Settling down to sip an alcoholic “nightcap” before heading to bed might seem wise. But the pleasant, relaxing buzz that feels like the perfect ticket to dreamland hides a shadow side.
As it turns out, drinking alcohol before bed is more likely to disrupt the quality of your sleep than to enhance it.
Alcohol and sleep: the effects
A cocktail can indeed help you fall asleep initially. Alcohol depresses the central nervous system, slowing your brain activity and making you feel sleepy. Soon, you drift off to slumber without a care in the world.
But that doesn’t mean you will sleep well. A typical sleep cycle is divided into four stages. The first three are known as non-rapid eye movement (NREM) stages and the last is known as a rapid eye movement (REM) stage.
In the early NREM stages, body functions from heart rate to brain activity slow, muscles relax and body temperature drops. Eye movement also stops.
In the REM stage – which occurs about 90 minutes into the sleep cycle — eye movement resumes and breathing rate and heartbeat quicken. Most dreaming takes place here.
These stages appear in cycles that repeat during the night. Drinking alcohol can interfere with this process, impacting how long you remain in each of these sleep stages.
For example, the sedative effect of alcohol can keep you in deeper sleep during the first half of bedtime. But as the evening wears on, you may spend more time in light sleep, and may awaken more frequently during the night.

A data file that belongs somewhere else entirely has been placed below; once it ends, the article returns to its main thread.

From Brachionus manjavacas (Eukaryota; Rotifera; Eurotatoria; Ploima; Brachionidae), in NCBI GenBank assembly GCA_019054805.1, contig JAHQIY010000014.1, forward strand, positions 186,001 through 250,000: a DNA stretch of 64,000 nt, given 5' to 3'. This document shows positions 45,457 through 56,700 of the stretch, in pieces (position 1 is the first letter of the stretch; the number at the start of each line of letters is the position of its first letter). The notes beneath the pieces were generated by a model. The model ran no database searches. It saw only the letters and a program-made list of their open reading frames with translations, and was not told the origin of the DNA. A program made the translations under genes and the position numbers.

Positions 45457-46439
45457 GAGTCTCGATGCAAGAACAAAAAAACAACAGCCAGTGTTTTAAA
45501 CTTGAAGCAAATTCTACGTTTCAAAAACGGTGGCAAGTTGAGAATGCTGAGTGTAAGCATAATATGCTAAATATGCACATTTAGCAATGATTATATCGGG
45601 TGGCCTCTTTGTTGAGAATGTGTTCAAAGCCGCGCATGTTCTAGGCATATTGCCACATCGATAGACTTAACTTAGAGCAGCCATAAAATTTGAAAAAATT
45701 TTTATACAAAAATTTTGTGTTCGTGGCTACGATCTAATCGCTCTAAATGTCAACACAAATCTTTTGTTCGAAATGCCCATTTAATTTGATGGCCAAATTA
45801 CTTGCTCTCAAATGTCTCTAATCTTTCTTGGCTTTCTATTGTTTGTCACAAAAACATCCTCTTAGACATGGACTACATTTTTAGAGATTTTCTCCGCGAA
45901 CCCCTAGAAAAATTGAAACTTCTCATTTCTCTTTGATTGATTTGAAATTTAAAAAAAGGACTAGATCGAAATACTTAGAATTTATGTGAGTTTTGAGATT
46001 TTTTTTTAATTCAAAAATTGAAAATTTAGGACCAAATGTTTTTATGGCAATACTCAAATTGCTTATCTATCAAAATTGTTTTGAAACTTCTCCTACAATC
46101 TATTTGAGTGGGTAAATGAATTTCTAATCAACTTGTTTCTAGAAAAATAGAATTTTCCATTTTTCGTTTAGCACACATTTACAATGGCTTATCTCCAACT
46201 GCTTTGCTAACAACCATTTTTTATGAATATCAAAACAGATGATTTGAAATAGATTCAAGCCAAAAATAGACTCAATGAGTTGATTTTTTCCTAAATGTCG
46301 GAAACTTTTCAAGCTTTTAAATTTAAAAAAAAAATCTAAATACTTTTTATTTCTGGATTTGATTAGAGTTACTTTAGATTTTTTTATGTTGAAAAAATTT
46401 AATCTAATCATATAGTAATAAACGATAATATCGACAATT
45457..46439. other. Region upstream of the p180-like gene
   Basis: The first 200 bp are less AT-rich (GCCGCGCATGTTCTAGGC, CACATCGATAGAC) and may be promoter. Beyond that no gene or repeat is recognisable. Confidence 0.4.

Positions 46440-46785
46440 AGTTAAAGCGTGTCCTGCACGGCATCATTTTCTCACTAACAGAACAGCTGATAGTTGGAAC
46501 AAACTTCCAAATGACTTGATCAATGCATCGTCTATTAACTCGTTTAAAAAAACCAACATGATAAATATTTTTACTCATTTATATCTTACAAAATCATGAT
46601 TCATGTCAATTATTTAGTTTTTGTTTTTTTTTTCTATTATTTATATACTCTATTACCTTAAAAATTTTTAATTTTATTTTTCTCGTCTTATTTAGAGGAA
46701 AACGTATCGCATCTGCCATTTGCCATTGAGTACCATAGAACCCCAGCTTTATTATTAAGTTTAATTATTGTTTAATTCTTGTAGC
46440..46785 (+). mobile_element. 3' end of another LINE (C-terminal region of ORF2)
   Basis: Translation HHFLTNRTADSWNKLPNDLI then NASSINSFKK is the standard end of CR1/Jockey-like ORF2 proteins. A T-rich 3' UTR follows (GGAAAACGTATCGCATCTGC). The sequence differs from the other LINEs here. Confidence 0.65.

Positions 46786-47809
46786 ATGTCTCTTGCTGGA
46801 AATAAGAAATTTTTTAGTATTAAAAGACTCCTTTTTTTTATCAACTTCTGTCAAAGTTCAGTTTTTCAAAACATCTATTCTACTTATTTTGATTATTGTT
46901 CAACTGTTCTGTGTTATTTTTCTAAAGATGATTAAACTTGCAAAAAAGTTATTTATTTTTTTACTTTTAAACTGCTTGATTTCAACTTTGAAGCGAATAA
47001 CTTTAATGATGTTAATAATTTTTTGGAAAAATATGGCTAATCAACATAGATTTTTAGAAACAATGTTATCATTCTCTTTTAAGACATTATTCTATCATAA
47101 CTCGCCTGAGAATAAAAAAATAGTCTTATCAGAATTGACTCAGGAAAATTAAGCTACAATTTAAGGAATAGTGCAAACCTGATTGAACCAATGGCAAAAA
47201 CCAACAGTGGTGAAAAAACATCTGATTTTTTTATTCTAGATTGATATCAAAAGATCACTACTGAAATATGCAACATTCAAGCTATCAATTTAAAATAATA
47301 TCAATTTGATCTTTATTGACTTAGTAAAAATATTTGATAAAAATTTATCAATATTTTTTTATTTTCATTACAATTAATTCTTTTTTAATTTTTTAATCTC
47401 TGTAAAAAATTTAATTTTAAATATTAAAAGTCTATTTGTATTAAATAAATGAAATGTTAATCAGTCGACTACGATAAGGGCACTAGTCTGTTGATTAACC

The result of drinking alcohol before bed is likely to be a reduced quality of sleep overall, including less overall time spent in sleep and more fitful sleep.
Alcohol’s impact on REM sleep
Alcohol may have a particularly negative impact on the REM stage of sleep.
For many people, drinking a modest amount of alcohol delays the transition into REM sleep for at least the first sleep cycle of the night. If you consume a lot of alcohol, it may reduce the time you spend in REM sleep over the course of the entire night.
While this may appear harmless, there is some evidence that getting enough REM sleep is crucial for memory consolidation and other cognitive functions.
On the other hand, those who drink heavily on a regular basis may actually spend too much time in REM sleep as they build a tolerance to alcohol’s sedative effects.
Other impacts of alcohol on sleep
Other sleep problems also may emerge as a result of drinking alcohol before bedtime.
Because alcohol reduces REM sleep and increases sleep disruptions, it can lead to bouts of insomnia. This is particularly true among those who binge-drink, defined as consuming enough alcohol in a short period to push your blood alcohol level to 0.08% or higher.
Research also has found that because drinking alcohol relaxes the muscles of the throat, it may trigger sleep apnea. One study found that alcohol consumption can boost the risk of sleep apnea by 25%.
A better way to fall asleep
Needless to say, pouring a nightcap might not be the best idea if you want to get restful slumber. In fact, the Centers for Disease Control and Prevention recommends that you avoid drinking alcohol for at least two to three hours before bedtime.
Instead of using alcohol as a sleep aid, try more scientifically sound methods of drifting off to slumber. These include:
- Go to sleep and rise in the morning at the same time every day.
- Sleep in a cool, dark environment.
- Avoid alcohol, caffeine and exercise shortly before bedtime.
- Do not watch TV or read in bed. Keep your bed as a place associated with sleeping.
- Avoid excessive daytime napping, which can prevent you from falling asleep at night.